D4P said...

The cousins also killed "Turtle".

D4P said...

PS: Not to mention the truck full of would-be immigrants that they shot and torched.

Anonymous said...

Does anyone know the title of the Spanish song?

David J. Loehr said...

You are most certainly not alone in that, ie belief in a cop show set out there. (Said the playwright who'd love to go Hollywood...and thus will shut up in a public forum...)

vampy said...

Everyone is scared for Hank, I'm scared for Marie. Workaholic Hank is rarely home, but Marie will be there....

Jick said...

Anonymous with the "Hank thinks there's a mole" theory -

Brilliant idea, and one I'm now rooting for. With your last point, though, Skyler would have to stay involved with the plot if she suspected the real reasons behind her brother-in-law's death. Hard to see how she'd manage doing anything other than turning Walt in, but it would certainly be a plot opportunity for her character.

AJ said...

Here's a twisted thought: Gus is sick of Dos Psychos hanging out, scaring his customers, he can tell they're not men of patience and something ugly is gonna happen, and he does have bigger plans for Walt - so feeding them Hank's name is a plot to set a battle between the DEA and the cousins in motion (he'll leak some intel). Gus wants them dead, let the DEA kill them. No one from the cartel would suspect that he gave the two freaks his blessing to kill off a DEA agent, it's bad business that'll make things too hot for everyone. No one does vendetta quite like the government, or the cops when another cop gets hit.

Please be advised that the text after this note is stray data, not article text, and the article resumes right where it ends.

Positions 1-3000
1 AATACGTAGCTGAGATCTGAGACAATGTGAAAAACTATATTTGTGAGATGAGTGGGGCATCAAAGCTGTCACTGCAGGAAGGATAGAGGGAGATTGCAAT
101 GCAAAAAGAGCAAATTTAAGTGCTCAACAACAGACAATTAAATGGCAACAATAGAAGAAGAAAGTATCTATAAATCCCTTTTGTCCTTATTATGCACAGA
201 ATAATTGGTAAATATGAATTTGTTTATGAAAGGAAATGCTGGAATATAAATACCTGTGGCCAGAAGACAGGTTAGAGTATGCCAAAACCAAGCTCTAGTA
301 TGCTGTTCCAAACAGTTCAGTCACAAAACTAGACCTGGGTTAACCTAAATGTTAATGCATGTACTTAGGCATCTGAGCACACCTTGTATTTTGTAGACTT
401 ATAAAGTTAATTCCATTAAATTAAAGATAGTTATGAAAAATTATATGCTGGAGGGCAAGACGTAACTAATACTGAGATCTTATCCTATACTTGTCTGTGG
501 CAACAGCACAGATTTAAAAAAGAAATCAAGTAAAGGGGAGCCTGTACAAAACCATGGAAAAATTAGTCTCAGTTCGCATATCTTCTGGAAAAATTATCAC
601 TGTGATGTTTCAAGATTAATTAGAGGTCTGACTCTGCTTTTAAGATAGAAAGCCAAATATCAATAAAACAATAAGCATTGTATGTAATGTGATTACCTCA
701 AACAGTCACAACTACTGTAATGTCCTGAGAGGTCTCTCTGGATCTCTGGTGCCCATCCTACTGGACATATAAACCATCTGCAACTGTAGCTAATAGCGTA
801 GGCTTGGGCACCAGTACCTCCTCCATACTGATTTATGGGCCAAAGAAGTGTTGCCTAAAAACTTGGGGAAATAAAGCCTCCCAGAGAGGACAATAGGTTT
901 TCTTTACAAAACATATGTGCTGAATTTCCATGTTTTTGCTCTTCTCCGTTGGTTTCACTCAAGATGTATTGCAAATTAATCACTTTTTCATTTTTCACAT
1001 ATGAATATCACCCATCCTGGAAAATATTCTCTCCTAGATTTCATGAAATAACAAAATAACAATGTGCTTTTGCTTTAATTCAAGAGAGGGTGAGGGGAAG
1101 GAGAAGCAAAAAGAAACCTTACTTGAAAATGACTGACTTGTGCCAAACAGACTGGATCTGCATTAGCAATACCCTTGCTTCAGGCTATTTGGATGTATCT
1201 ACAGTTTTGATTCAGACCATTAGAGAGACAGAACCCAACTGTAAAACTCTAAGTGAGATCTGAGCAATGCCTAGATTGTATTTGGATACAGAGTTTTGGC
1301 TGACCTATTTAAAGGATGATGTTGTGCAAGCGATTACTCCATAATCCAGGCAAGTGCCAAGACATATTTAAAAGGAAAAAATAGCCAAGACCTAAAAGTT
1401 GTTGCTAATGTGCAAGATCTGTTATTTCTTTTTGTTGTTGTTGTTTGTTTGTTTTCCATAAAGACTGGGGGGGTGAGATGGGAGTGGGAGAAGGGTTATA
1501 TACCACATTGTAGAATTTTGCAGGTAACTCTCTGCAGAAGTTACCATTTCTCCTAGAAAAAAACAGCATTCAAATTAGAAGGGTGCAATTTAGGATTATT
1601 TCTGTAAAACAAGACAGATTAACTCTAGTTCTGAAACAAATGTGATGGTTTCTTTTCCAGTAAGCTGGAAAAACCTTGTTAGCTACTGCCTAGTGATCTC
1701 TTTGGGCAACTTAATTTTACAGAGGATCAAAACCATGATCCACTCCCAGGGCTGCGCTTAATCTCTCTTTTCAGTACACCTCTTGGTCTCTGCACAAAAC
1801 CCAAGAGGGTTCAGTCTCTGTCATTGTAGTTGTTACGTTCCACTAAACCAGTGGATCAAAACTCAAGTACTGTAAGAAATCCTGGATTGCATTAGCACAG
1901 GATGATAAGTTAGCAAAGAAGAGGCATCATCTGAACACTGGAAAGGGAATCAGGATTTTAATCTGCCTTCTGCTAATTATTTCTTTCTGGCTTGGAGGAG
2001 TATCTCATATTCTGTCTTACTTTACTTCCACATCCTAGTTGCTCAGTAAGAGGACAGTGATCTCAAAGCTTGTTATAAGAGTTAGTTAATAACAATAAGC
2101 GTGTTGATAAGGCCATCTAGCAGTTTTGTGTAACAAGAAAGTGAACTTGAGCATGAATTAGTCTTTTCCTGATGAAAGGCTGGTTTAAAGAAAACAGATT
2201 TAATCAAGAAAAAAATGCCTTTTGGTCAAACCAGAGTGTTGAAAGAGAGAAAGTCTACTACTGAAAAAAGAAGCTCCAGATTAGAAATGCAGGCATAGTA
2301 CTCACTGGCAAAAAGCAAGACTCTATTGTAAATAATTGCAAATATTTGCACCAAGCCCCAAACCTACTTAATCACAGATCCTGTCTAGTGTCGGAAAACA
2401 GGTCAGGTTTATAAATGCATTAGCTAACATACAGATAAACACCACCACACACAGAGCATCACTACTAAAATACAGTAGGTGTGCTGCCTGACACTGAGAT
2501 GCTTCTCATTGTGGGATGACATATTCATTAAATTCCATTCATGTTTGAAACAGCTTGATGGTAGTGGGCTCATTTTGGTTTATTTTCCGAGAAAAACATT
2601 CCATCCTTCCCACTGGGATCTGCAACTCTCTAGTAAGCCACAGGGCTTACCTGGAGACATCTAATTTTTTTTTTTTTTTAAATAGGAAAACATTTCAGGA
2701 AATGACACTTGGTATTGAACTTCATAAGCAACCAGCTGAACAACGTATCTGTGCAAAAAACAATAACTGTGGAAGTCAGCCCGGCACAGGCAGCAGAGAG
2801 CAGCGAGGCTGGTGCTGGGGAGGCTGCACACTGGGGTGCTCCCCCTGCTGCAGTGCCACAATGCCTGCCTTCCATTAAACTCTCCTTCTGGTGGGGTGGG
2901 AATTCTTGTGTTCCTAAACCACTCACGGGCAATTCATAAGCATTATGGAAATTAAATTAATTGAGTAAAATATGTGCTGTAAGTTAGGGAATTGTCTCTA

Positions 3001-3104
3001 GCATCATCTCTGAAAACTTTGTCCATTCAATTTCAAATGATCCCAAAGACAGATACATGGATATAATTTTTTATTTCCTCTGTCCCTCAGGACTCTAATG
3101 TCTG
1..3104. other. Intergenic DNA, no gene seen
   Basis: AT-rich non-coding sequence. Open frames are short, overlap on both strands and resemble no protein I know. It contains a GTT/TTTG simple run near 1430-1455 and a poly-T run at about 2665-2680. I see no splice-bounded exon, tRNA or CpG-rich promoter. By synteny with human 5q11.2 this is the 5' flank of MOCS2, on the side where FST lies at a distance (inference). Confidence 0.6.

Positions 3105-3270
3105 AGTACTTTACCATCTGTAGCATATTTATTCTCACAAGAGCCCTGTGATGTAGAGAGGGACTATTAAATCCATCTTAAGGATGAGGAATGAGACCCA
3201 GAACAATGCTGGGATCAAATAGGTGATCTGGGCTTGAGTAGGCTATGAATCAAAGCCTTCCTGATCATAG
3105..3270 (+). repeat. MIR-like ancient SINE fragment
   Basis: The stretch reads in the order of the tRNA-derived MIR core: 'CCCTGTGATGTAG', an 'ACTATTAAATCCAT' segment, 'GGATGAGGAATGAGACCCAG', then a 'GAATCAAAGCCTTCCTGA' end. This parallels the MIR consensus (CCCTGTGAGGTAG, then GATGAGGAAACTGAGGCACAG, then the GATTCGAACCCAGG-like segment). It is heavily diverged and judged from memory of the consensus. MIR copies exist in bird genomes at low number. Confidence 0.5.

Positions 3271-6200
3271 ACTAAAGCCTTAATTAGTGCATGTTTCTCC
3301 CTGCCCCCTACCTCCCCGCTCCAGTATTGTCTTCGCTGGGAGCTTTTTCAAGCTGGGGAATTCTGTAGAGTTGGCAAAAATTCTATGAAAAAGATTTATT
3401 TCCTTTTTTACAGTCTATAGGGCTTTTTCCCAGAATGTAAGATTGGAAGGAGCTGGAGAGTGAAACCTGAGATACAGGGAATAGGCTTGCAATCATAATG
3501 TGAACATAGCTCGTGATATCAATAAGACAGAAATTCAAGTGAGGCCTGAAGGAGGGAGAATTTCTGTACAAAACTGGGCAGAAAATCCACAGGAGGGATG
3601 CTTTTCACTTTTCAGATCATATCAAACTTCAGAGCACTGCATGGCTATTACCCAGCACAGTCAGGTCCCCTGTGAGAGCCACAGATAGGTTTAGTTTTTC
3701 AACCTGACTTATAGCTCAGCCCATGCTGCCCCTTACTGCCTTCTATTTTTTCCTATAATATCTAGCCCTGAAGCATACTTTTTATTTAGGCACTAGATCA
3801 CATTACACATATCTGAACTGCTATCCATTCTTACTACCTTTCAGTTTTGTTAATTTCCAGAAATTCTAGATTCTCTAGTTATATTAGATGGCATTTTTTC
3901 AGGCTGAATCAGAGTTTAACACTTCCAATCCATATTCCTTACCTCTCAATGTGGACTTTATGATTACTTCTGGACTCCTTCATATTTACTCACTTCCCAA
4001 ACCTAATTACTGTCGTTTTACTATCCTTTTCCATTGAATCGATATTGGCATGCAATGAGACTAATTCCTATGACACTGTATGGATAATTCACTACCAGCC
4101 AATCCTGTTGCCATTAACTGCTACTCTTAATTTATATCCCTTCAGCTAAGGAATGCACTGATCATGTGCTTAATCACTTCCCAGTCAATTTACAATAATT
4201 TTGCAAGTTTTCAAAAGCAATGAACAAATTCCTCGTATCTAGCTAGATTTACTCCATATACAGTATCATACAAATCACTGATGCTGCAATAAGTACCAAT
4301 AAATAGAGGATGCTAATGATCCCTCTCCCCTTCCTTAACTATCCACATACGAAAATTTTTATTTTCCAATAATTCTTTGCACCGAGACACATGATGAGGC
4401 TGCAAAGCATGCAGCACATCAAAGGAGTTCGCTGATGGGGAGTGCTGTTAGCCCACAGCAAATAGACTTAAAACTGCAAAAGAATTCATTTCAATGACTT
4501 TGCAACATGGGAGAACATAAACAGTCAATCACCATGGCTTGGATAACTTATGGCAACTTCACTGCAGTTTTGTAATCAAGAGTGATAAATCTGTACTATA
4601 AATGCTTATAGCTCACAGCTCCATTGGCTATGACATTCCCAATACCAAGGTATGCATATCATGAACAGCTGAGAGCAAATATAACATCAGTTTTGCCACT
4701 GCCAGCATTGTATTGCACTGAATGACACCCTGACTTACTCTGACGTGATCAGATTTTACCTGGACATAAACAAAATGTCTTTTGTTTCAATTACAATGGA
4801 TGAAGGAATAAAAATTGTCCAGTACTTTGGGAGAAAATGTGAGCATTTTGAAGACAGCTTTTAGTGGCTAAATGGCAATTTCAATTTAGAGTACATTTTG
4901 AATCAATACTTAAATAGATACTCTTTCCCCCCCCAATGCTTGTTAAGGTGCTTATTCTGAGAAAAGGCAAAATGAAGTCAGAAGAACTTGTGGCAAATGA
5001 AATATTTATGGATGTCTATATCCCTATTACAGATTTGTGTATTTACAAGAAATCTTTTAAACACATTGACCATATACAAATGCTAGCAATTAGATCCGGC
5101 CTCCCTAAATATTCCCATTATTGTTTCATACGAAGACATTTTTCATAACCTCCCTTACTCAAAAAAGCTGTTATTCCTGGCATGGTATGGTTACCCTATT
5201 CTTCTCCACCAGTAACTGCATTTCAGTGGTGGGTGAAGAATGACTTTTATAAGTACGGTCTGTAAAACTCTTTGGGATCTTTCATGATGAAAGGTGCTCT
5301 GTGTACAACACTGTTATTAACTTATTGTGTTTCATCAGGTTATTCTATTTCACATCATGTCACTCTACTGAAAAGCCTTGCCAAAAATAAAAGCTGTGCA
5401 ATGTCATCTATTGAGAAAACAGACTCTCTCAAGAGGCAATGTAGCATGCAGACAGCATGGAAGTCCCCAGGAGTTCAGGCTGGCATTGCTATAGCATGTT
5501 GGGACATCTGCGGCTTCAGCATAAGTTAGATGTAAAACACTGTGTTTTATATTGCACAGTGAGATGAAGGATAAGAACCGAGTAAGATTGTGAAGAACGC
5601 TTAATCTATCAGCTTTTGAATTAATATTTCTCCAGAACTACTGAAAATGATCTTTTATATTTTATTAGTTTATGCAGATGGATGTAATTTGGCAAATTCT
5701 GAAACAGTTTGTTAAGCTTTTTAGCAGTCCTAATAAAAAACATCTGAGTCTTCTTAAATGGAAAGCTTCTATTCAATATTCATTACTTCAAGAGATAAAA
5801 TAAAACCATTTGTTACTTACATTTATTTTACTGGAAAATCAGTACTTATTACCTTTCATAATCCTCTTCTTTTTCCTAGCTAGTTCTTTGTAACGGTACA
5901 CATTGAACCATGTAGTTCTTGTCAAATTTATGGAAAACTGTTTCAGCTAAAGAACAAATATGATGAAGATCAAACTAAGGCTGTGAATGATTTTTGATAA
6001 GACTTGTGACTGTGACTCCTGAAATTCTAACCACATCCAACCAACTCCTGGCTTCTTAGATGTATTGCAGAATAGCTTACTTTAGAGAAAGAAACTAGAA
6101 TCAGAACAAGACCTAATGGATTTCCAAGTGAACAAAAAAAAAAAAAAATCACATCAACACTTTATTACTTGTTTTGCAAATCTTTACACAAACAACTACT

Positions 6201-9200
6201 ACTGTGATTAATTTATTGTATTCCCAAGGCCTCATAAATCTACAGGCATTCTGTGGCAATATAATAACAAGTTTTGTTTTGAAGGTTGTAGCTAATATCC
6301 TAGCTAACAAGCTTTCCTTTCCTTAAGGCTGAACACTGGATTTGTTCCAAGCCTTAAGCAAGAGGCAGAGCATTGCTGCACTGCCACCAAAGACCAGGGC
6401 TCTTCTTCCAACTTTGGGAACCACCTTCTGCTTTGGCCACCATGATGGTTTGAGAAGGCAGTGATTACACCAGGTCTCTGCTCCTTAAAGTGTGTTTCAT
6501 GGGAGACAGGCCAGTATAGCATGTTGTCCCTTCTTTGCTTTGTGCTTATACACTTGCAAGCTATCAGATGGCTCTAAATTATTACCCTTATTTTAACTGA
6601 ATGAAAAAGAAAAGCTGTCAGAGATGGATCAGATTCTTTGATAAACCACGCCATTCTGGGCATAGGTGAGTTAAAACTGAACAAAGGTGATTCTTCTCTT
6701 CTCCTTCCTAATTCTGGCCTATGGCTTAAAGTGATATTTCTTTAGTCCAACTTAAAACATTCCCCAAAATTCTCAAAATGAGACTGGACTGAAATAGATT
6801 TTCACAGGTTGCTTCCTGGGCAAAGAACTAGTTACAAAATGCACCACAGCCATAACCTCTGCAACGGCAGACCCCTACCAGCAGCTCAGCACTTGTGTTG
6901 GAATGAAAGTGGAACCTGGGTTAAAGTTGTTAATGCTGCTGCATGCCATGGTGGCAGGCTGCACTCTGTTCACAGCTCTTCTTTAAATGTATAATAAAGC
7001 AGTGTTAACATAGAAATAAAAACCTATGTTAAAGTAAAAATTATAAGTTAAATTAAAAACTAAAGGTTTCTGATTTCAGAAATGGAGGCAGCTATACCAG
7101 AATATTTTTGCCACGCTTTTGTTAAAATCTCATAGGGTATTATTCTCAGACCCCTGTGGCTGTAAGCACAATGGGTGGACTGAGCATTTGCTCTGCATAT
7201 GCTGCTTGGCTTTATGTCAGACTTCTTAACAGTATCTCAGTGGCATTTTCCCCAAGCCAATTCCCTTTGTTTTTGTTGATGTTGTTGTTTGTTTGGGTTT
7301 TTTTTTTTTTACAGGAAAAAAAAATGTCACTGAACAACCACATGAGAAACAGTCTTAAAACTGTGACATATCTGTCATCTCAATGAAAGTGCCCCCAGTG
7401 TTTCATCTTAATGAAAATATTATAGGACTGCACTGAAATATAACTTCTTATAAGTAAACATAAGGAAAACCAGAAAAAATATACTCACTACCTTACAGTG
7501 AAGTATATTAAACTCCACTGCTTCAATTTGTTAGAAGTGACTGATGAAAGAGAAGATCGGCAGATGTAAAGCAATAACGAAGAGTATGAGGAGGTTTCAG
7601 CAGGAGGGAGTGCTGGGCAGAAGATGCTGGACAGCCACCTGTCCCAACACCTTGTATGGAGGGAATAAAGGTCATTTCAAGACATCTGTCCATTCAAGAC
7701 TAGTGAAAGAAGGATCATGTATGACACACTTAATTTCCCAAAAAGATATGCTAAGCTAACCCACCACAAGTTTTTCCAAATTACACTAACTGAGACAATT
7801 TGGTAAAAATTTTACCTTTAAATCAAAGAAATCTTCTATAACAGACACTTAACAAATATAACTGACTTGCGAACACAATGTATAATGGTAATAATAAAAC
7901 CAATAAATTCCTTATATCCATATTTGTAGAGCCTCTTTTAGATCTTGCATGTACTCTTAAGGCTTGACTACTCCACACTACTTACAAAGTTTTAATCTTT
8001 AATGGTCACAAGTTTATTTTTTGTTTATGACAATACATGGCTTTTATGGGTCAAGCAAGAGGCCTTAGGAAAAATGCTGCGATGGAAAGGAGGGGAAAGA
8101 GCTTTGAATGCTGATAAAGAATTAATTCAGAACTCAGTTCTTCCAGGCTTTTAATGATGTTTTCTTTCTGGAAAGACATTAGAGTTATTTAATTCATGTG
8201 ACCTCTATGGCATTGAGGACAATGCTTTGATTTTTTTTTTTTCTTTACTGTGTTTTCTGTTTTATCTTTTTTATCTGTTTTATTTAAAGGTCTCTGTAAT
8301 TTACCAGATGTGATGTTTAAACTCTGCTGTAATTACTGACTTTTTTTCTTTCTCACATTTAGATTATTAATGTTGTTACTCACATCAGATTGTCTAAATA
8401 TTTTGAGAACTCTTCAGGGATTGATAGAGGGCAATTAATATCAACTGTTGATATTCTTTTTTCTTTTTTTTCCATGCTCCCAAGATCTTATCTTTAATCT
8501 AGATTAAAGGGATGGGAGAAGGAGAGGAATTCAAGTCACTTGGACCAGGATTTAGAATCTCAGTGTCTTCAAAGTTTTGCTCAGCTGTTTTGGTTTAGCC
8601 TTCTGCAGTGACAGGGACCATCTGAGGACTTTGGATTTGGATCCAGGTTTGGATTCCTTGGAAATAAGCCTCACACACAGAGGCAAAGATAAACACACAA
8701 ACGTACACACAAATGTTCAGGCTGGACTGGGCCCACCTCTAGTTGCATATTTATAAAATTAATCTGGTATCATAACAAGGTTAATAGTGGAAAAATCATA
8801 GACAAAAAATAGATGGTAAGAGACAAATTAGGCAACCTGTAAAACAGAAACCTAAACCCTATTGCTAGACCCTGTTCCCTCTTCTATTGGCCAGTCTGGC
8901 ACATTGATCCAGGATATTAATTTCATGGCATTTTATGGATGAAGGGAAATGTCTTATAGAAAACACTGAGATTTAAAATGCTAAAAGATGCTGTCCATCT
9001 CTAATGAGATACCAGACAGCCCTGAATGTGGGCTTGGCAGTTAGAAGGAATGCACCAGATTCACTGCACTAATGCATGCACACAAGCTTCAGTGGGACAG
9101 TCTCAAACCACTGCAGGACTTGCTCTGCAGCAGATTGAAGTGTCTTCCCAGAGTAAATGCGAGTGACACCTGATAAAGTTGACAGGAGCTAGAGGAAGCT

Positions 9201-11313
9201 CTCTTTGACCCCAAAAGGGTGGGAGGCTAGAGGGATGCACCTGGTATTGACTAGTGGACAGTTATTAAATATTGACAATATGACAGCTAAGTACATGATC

Seems more likely to me than any other scenario, and I can't see them killing off Hank, he's too integral to this season.

Awesome episode -- was it just me, or did it seem to fly by, and yet I felt like each plot point was complete and satisfying? Amazing economy of action on this show, probably because the characters are so well drawn, we can follow their shorthand.

I just loved the Masterpiece Drug Theater scene with Dale and Walt in the bat lab. That was so prissy and clean, compared to his rough and tumble with Jesse -- I kept remembering the early scenes with Walt coughing up his guts and cooking in an apron and his tightie whities. Things, I predict, will not go well with Dale; they're like the 'perfect' couple that end up despising each other.

Anonymous said...

I'd be very interested to see a cop drama on the reservation. Hopefully it wouldn't be all about meth.

Larry Hanking always reminds me of Mr. Heckles.

My favorite Davide Costabile work might be this TMobile commercial ("She thinks you're super-delicious"):

Rich, Denver

Amy said...

For the anonymous wondering about the song during the RV destruction scene, it's Los Zafiros "He Venido". They're a great Cuban doo-wop band, and I immediately smiled when I heard the song being used so perfectly in the show.

tribalism said...

Jesse is infinitely more likable when he's not hanging out with his tweeker friends. If he really think that being around meth is not going to cause him to relapse, it seems that he's doomed to forever be a screw-up.